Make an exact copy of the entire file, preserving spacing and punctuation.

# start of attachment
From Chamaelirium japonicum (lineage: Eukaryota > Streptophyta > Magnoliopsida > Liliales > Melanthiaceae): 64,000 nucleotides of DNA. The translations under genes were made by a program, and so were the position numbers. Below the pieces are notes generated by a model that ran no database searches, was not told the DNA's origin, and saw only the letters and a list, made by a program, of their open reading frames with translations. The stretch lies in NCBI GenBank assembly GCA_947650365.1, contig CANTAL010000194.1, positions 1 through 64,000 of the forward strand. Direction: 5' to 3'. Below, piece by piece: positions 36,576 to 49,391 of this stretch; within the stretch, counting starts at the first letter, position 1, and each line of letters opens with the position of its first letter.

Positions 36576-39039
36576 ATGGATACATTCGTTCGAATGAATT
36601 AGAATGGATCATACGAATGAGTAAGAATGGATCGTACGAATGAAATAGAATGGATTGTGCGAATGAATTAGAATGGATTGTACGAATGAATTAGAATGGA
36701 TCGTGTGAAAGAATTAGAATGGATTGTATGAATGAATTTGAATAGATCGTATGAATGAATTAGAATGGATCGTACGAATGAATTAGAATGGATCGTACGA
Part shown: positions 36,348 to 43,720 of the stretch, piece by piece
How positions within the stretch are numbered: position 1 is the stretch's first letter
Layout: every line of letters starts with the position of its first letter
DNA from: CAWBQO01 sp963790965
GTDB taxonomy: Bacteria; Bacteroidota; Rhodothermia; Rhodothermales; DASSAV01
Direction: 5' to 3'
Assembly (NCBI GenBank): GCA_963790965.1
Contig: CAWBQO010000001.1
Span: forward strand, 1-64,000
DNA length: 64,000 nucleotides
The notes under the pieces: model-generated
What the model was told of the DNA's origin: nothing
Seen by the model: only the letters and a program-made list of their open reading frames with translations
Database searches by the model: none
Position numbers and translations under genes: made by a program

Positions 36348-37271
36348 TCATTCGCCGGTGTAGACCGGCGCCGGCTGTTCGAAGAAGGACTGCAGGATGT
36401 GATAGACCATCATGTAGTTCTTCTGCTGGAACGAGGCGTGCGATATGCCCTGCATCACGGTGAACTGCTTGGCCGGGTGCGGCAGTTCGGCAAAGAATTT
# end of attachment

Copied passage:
From Chamaelirium japonicum (lineage: Eukaryota > Streptophyta > Magnoliopsida > Liliales > Melanthiaceae): 64,000 nucleotides of DNA. The translations under genes were made by a program, and so were the position numbers. Below the pieces are notes generated by a model that ran no database searches, was not told the DNA's origin, and saw only the letters and a list, made by a program, of their open reading frames with translations. The stretch lies in NCBI GenBank assembly GCA_947650365.1, contig CANTAL010000194.1, positions 1 through 64,000 of the forward strand. Direction: 5' to 3'. Below, piece by piece: positions 36,576 to 49,391 of this stretch; within the stretch, counting starts at the first letter, position 1, and each line of letters opens with the position of its first letter.

Positions 36576-39039
36576 ATGGATACATTCGTTCGAATGAATT
36601 AGAATGGATCATACGAATGAGTAAGAATGGATCGTACGAATGAAATAGAATGGATTGTGCGAATGAATTAGAATGGATTGTACGAATGAATTAGAATGGA
36701 TCGTGTGAAAGAATTAGAATGGATTGTATGAATGAATTTGAATAGATCGTATGAATGAATTAGAATGGATCGTACGAATGAATTAGAATGGATCGTACGA
Part shown: positions 36,348 to 43,720 of the stretch, piece by piece
How positions within the stretch are numbered: position 1 is the stretch's first letter
Layout: every line of letters starts with the position of its first letter
DNA from: CAWBQO01 sp963790965
GTDB taxonomy: Bacteria; Bacteroidota; Rhodothermia; Rhodothermales; DASSAV01
Direction: 5' to 3'
Assembly (NCBI GenBank): GCA_963790965.1
Contig: CAWBQO010000001.1
Span: forward strand, 1-64,000
DNA length: 64,000 nucleotides
The notes under the pieces: model-generated
What the model was told of the DNA's origin: nothing
Seen by the model: only the letters and a program-made list of their open reading frames with translations
Database searches by the model: none
Position numbers and translations under genes: made by a program

Positions 36348-37271
36348 TCATTCGCCGGTGTAGACCGGCGCCGGCTGTTCGAAGAAGGACTGCAGGATGT
36401 GATAGACCATCATGTAGTTCTTCTGCTGGAACGAGGCGTGCGATATGCCCTGCATCACGGTGAACTGCTTGGCCGGGTGCGGCAGTTCGGCAAAGAATTT